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Opinion: Why Democrats shouldn’t despair over concerning new polls about Biden


By Dean Obeidallah, CNN

(CNN) — Editor’s note: Dean Obeidallah, a former attorney, is the host of SiriusXM radio’s daily program “The Dean Obeidallah Show.” Follow him on Threads at The opinions expressed in this commentary are his own. Read more opinion at CNN.

There’s no other way to put this: New poll results from The New York Times and Siena College that show President Joe Biden trailing former President Donald Trump in most of six battleground states tested are bad.

In fact, these polls about a hypothetical matchup between the two are alarming and a bit distressing. But they should not cause panic.

Let’s start with the Times/Siena polling that is likely causing many in Biden world to reach for a handful of antacids. It’s not just the top-line finding that the president is trailing in key battleground states including Nevada, Arizona and even Michigan, where Biden is down by 5 percentage points to Trump in a state he won by nearly 3 points in 2020.

According to the Times, the multiracial coalition that powered Biden to victory is “fraying,” with support falling among Black and Hispanic voters. Biden also is seeing a drop in support among voters under 30.

And on the economy — an issue that is often the key metric in determining a president’s reelection prospects — the polling finds “the largest gap of any issue,” with 59% of voters to 37% saying they trust Trump over Biden to handle economic matters.

You might be asking then: Why not panic? There are a few reasons. First, President Barack Obama faced high disapproval ratings the year before the 2012 election (although not as high as Biden’s). And a number of early national polls suggested a close race between Obama and Mitt Romney, who would go on to be the GOP’s presidential nominee. While Obama led in some surveys at the time, a CNN/ORC poll in November 2011 found Romney with a 4-point edge.

Articles at the time suggested possible doom for Obama, including The New York Times analysis “Is Obama Toast?,” PBS’ “Poll Finds Young People Skeptical of Obama’s Re-election Prospects” and the left-leaning Brookings Institution’s “One Year to Go: President Barack Obama’s Uphill Battle for Reelection in 2012.”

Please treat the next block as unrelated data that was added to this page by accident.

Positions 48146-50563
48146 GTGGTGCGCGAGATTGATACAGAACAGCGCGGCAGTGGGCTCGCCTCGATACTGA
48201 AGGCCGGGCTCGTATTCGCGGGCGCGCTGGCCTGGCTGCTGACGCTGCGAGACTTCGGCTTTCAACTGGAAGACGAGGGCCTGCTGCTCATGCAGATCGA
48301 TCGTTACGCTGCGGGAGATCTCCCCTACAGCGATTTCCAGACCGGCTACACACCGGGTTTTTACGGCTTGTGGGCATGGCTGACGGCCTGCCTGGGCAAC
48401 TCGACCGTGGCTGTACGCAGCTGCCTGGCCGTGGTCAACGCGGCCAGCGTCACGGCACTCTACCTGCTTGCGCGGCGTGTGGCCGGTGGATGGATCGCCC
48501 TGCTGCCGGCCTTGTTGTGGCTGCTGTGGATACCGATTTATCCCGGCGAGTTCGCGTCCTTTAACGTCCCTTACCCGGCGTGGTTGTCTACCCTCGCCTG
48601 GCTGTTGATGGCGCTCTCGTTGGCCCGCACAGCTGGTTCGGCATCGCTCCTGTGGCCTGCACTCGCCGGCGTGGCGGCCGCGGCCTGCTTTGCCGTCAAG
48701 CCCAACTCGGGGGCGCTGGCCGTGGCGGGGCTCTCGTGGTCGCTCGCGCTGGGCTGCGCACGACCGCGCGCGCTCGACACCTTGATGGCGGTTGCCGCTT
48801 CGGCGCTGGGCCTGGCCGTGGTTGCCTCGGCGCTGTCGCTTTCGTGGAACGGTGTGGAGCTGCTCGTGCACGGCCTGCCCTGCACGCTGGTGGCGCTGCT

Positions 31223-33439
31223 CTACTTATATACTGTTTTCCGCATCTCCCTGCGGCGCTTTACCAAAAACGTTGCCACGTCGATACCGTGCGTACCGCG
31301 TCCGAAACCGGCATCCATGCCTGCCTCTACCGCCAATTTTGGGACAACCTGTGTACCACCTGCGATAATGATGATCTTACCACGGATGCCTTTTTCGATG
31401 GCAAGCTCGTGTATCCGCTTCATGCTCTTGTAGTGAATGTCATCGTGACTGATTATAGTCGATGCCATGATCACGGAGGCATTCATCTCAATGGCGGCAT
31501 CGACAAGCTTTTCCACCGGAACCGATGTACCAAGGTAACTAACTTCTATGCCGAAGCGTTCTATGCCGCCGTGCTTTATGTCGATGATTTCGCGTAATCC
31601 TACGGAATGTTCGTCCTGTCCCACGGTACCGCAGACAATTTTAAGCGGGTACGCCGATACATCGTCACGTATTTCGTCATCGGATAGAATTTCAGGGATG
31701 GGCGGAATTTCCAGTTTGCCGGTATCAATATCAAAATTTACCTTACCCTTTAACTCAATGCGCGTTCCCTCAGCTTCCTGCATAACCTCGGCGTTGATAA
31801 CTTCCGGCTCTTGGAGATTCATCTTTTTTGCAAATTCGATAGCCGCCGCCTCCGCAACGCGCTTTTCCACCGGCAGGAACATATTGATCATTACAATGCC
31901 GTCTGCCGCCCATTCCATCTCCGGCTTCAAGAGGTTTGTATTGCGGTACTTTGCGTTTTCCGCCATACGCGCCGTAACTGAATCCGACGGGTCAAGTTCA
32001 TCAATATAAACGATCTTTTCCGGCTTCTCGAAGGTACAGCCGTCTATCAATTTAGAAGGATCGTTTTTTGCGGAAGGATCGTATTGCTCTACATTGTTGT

There was even a Wall Street Journal op-ed by two well-known Democratic pollsters calling on Obama to step aside to allow Hillary Clinton to become the 2012 Democratic nominee because they believed she was better suited to win.

What happened? Obama won in 2012 by nearly 5 million votes and dominated the Electoral College 332 to 206 votes. And he did so by winning many of the key battleground states that are the focus of The New York Times/Siena College surveys.

We all get that Obama and Biden are not the same candidates. But what is instructive is that Obama won in large part by way of a superior ground game in terms of ensuring that voters who supported him actually did cast a ballot. Biden — who was Obama’s vice president — is obviously well aware of this. And given Biden’s ability so far to outraise Trump in terms of campaign donations, his campaign has more resources to invest robustly in this key part of the campaign.

But there is something else in Biden’s favor. Despite the concerning top-line numbers, the Times/Siena College polls do offer some hope and a road map to Biden’s victory.

For starters, a Times analysis finds, “The poll suggests that it shouldn’t necessarily be difficult for Mr. Biden to reassemble his winning coalition — at least on paper.” To do so, Biden needs “to reinvigorate voters from traditional Democratic constituencies,” who per the Times analysis “remain quite open to Democrats in a matchup against Mr. Trump.”

What issues can inspire those in that coalition? The Times/Siena College polling offers some guidance there as well. Voters trust Biden by 9 percentage points on abortion, an issue that has caused unexpected voter turnout even in red states to defend reproductive freedom. And some experts cited those “abortion first” voters as a big part of why there was no “red wave” in the 2022 midterm elections.

The issue bodes well for Biden in a potential matchup with Trump, given that the former president has bragged, “I was able to terminate Roe v. Wade” and was “honored” to do so. If Trump is the Republican nominee, you can expect to see that Trump quote in ads repeatedly run by the Biden campaign in battleground states next fall, as Democrats blame the former president for women losing their right to reproductive freedom.

The other issue Biden wins more trust than Trump on is the handling of “democracy,” according to the new polls. Biden made democracy a key issue in the closing weeks of the 2022 midterms. In a speech in September 2022, he warned, “Donald Trump and the MAGA Republicans represent an extremism that threatens the very foundations of our republic.” Some viewed Biden’s defense of democracy as one reason why Democrats overperformed in 2022.

The good news is that Biden has already made it clear that protecting our democracy will be a cornerstone of his 2024 campaign. In a September speech in Arizona, he reminded the nation, “There is an extremist movement that does not share the basic beliefs in our democracy: the MAGA movement.”

With that said, it’s going to be a challenging reelection campaign for Biden, given how polarized our nation is. For those who want Biden to win in 2024, you can’t ignore the polls but shouldn’t be panicked by them.

The Biden campaign needs to do its part in terms of campaigning on the key issues and building an effective ground game. The rest is up to the voters.

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Article Topic Follows: CNN-Opinion

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